4. Many people have security cameras they are not monitoring. You could have a selection of images periodically taken by these video cameras sent to Amazon Mturk for review. Have a selection of "is there a person here" or "no person" or "it is an animal". If a human, then the home owner is notified and the owner receives the image and the option to call police. This could also be tied into a home security system [...]
  5. As a former teacher, I know how time consuming grading test papers is. Wouldn't be great if teachers could electronically post a test, the answer key and the test papers from students? They would be corrected by many people at once and it would take minutes instead of hours.
  6. Locate the best real estate buys in the USA.
  7. Research several cell phone service plans (AT&T, Verizon, T-Moble, Sprint) etc.) and tell me which is the best value for a family plan for 4 people. The plan should have 1400 minutes, free nights & weekends, & unlimited texts.
A couple were philosophical:
  1. well first start with what do you really need out of life?
  2. You can answer in your words the meaning of life. Furtheremore, create a book upon yours and others responses.
Then there were some more bizarre, illegible, or simply useless bits of information some workers would seek:
  1. do you want to be a actor and why ?  (Female, India)
  2. what is the highest number which can be made by using five 3......... (Male, India)
  3. I always wondered if someone could ask for lotto numbers, and if the number win, the requester share the prize with the AMT workers who participate in the task. (Male, Uruguay)
Other results included finding out ways to make mturk better for users (workers mostly), ways to learn about peoples' feelings on saving and the economy, and more standard, obvious existing uses of MTurk (getting feedback for your company's product or website, labeling data, etc.)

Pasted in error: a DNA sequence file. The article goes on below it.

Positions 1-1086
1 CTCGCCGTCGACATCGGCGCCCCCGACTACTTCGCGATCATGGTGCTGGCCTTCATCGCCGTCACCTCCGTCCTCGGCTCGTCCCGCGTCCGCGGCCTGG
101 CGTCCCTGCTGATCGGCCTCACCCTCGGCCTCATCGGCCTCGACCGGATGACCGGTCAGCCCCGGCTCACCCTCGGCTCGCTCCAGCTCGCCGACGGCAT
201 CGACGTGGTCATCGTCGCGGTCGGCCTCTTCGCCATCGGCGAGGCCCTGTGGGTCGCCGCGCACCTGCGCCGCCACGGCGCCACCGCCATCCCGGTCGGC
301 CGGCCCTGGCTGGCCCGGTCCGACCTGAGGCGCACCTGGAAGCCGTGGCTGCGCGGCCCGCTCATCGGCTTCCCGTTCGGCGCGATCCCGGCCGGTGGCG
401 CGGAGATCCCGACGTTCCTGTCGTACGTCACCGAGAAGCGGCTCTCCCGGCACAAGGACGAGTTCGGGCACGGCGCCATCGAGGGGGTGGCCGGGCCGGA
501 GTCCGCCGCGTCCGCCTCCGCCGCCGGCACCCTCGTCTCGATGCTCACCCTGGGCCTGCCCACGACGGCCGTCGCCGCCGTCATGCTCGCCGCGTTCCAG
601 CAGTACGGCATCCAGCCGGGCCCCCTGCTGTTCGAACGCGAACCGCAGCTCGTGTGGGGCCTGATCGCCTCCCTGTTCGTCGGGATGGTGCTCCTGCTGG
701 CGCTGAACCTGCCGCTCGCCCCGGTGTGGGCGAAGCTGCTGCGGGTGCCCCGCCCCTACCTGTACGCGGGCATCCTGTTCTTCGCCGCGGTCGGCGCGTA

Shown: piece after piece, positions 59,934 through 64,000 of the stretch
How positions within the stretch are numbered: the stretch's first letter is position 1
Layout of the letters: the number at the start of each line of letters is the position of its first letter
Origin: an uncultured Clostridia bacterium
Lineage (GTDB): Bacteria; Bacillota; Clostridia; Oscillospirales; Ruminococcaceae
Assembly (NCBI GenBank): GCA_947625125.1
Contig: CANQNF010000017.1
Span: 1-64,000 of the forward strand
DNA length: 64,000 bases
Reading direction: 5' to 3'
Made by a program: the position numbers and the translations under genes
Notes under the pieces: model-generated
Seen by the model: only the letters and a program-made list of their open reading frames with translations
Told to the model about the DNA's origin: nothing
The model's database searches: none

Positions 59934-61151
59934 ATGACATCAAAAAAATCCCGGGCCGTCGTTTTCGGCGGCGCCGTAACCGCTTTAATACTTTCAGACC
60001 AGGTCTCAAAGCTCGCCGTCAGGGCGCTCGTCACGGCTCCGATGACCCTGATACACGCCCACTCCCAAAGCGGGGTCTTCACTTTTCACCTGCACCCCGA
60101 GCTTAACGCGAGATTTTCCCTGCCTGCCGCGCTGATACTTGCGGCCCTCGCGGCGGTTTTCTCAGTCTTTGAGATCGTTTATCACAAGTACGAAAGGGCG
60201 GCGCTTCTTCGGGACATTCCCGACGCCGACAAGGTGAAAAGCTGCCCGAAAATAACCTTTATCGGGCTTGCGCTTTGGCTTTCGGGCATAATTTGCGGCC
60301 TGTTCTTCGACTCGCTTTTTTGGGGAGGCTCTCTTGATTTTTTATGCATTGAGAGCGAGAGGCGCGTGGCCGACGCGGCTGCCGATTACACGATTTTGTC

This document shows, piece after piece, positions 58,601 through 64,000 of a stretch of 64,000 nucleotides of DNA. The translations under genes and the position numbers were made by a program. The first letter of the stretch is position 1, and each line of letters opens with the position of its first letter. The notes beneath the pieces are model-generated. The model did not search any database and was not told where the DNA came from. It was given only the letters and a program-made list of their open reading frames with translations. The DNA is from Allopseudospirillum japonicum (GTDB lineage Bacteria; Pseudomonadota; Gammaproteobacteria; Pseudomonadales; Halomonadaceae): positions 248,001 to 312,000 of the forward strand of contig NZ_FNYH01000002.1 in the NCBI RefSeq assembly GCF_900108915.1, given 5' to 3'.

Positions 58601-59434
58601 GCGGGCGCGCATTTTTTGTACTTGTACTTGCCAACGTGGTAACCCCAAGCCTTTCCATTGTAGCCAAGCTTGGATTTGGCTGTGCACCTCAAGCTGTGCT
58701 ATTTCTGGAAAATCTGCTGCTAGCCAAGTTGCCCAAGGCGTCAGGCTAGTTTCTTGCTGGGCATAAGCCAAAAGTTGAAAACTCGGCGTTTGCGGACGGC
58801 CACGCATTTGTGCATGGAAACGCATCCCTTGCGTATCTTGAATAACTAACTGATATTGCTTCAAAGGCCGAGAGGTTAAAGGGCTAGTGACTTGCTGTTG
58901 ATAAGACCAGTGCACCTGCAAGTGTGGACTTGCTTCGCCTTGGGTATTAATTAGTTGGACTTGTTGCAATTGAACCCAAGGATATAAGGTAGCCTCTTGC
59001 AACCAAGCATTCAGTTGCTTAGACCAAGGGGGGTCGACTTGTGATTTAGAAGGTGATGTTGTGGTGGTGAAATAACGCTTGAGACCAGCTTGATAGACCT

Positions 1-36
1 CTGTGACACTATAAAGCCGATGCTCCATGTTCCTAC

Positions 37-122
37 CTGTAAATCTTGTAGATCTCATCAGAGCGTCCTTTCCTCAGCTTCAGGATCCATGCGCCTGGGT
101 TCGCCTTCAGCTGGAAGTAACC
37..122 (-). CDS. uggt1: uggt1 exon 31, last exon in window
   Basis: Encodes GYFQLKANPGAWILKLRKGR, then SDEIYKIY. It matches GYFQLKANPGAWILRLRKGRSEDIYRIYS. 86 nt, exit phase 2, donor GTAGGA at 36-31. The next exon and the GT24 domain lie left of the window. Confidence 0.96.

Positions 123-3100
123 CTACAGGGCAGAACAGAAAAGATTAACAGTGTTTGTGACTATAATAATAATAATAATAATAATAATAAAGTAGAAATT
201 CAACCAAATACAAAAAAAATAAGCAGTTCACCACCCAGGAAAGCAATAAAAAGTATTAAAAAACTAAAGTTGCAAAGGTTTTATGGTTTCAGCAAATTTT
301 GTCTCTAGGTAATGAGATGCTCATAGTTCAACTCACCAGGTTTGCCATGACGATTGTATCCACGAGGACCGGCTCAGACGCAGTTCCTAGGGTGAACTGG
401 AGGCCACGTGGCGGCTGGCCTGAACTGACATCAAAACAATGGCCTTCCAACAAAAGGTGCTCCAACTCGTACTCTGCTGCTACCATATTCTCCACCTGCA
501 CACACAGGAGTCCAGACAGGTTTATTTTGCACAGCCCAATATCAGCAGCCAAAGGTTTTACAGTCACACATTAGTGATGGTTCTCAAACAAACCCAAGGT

Things I didn't see, which I expect happens on mturk:
  • Answers to homework problems
Things I would like to do which I didn't see in these suggestions:
  • Have users review legislative bills or provide feedback on political events to understand which aspects of the public forum should be discussed more. 
I also was curious about whether many of the users might be English speakers in sweatshops in third-world countries. Here's a demographic breakdown of the users, based on the information they've provided.

The question was posed late on a Friday night/Saturday morning (Eastern), so we got the weekend night owl and Saturday morning demographic in the US, along with daybirds in other countries.  Users ranged in age from high teens to 59, mean 30, median 26 (although one user suggesting real estate buys claimed to be 5).  Twenty four of fifty were female, although the females tended to be a bit older than the males.  About 36 were from the US, 9 from India, and the rest from various and sundry other places.

So it appears that it's mostly just bored American adults who answered my query, willing to work for $0.64 / hour.  Judging by their responses, I think most were probably being honest about their ages and locations.

The full CSV is available here.